It was not clear what my role would be at the beginning. I had prepared presentations about what the census data said about American Indian and Alaska Native housing needs and on the mechanics of different allocation formulas. Over the course of many meetings, however, I gained the trust of the tribal leaders, who saw me as an unbiased and reliable source of information. In that role, I was able to help take the ideas presented by the leaders and offer ways to incorporate them into a formula. I offered options, not opinions.

The first step in negotiating the formula was to create the three building blocks that would form the foundation for the formula:

First block: The Statute. NAHASDA provides considerable flexibility for allocating funds. The statute takes into account "factors that reflect the need of the Indian tribes and the Indian areas of the tribes" when creating the formula, including the number of current assisted stock units, the extent of poverty and economic distress, the number of Native American families, and other "objectively measurable conditions."

Second block: Mission Statement. “Determine the criteria for need that are fair and equitable for all tribes pursuant to the law.” This mission statement has guided my thinking on all other allocation formulas I’ve worked on since this time.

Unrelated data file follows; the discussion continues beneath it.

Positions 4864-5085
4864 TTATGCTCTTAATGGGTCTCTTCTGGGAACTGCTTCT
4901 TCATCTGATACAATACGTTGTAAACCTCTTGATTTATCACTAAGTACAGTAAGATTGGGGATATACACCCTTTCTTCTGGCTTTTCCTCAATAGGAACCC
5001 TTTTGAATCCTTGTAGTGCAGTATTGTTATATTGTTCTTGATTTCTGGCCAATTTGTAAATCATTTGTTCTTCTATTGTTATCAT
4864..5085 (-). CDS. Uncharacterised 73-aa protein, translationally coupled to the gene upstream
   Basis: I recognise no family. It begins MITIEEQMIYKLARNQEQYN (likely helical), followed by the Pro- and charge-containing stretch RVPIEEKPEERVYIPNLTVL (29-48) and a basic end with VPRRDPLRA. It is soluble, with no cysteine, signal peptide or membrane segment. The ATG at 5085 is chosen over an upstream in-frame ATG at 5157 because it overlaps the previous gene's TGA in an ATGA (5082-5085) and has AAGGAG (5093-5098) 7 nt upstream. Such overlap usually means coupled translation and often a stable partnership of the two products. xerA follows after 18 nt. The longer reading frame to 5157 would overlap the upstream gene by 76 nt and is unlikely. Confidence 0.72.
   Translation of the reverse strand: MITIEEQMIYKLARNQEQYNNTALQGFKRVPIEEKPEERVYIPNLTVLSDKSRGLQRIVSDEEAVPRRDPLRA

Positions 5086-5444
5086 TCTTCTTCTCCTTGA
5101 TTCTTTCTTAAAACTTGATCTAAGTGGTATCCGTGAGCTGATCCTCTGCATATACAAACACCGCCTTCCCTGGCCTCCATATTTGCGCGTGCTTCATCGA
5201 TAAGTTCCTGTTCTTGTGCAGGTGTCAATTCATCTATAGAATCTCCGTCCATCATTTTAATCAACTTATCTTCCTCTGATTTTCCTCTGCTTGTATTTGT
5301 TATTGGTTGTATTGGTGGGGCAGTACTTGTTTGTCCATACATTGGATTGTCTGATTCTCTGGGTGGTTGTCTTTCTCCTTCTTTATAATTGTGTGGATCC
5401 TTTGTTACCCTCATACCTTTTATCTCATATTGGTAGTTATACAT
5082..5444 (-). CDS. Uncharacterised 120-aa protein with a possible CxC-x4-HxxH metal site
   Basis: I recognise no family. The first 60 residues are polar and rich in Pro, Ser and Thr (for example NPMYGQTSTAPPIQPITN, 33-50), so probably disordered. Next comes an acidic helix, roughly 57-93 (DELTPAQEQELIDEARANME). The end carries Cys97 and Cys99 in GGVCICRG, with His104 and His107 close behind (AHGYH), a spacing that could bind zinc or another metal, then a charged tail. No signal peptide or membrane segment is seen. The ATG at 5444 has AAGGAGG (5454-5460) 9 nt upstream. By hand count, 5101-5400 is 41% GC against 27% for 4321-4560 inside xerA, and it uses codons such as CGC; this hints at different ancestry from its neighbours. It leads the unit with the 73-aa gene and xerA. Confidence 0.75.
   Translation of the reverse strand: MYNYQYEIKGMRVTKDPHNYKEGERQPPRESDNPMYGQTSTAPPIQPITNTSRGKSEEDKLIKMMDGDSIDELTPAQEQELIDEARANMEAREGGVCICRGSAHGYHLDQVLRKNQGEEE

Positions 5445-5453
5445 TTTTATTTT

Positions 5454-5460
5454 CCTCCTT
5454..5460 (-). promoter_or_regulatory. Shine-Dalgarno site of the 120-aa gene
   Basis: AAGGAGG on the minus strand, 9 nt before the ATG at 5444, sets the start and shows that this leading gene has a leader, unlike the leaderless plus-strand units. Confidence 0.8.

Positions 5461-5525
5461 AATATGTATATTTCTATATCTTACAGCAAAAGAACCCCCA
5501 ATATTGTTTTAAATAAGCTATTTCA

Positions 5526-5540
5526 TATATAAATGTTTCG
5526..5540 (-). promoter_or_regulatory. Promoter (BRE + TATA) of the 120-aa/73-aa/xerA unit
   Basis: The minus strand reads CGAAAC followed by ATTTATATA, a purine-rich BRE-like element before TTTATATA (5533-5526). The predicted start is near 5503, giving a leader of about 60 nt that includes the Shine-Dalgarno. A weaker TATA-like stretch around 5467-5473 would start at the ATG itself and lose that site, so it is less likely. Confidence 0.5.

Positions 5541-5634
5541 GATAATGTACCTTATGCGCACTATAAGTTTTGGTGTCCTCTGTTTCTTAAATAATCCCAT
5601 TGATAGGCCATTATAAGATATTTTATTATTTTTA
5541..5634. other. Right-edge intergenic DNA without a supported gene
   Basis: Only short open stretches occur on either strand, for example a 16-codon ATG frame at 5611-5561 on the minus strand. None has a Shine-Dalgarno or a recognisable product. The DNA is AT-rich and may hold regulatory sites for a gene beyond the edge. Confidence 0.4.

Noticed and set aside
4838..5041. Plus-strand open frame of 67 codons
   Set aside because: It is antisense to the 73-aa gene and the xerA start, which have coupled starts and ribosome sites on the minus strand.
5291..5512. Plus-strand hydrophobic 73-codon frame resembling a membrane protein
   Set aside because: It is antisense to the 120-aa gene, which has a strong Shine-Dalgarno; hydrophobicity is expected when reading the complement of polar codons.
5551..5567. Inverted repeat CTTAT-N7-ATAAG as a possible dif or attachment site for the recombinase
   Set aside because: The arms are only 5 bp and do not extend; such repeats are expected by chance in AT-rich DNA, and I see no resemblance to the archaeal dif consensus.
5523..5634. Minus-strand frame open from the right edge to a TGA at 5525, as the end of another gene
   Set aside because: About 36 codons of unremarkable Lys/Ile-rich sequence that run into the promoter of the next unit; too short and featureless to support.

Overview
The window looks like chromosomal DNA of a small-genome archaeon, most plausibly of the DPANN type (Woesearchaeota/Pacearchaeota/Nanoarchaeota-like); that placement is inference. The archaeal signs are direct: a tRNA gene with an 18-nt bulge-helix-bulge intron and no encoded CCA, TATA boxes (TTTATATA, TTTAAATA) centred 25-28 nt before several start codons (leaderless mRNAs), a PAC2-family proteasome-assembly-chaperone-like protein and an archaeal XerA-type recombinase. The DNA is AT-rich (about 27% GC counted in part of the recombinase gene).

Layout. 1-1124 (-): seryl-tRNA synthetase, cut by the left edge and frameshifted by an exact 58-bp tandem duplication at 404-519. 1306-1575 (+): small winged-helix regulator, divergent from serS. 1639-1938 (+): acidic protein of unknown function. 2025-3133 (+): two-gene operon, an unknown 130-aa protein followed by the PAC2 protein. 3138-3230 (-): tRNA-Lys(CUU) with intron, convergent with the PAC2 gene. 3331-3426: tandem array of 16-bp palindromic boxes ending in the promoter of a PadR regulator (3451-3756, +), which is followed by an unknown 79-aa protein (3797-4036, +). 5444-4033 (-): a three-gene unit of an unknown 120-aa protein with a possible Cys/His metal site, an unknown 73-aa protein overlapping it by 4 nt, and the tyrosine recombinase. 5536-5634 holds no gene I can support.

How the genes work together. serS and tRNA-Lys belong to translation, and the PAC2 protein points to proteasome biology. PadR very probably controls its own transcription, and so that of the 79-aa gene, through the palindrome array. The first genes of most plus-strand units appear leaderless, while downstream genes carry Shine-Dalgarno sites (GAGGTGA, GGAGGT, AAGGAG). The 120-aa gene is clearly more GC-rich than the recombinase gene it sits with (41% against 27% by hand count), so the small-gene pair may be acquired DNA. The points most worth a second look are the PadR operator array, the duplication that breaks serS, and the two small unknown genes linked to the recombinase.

Third block: Goals. We developed a set of goals based on the statute and the mission statement:

  • Ensure a result that is both fair and equitable for all tribes.
  • Provide objectively measurable and defensible data that are available and consistent for all tribes.
  • Ensure that tribes have a right to appeal the validity of these data.
  • Reach consensus by April 15.

Why were these blocks important? One important example was in respect to using the U.S. Census data as a base source of data to show relative need for assistance between tribes. Tribes did not like the 1990 Census, they felt it understated the population and needs in Tribal areas. In response to this concern, we went through a process to identify other potential data sources. After evaluating other sources against the goals, we reached consensus that we could live with the Census data because while not ideal, it alone met the requirements of the goals.

The capstone: Leadership. After multiple meetings over the course of a year, the group completed its work and reached consensus on the formula, and I believe we reached that consensus because the tribal leaders believed in the process. Most important were the tribal leaders who noted that although the new formula provided their tribes with less money than the old competitive programs did, they endorsed the formula because the funding process and goals were fair and equitable.


Published Date: October 22, 2013

The contents of this article are the views of the author(s) and do not necessarily reflect the views or policies of the U.S. Department of Housing and Urban Development or the U.S. Government.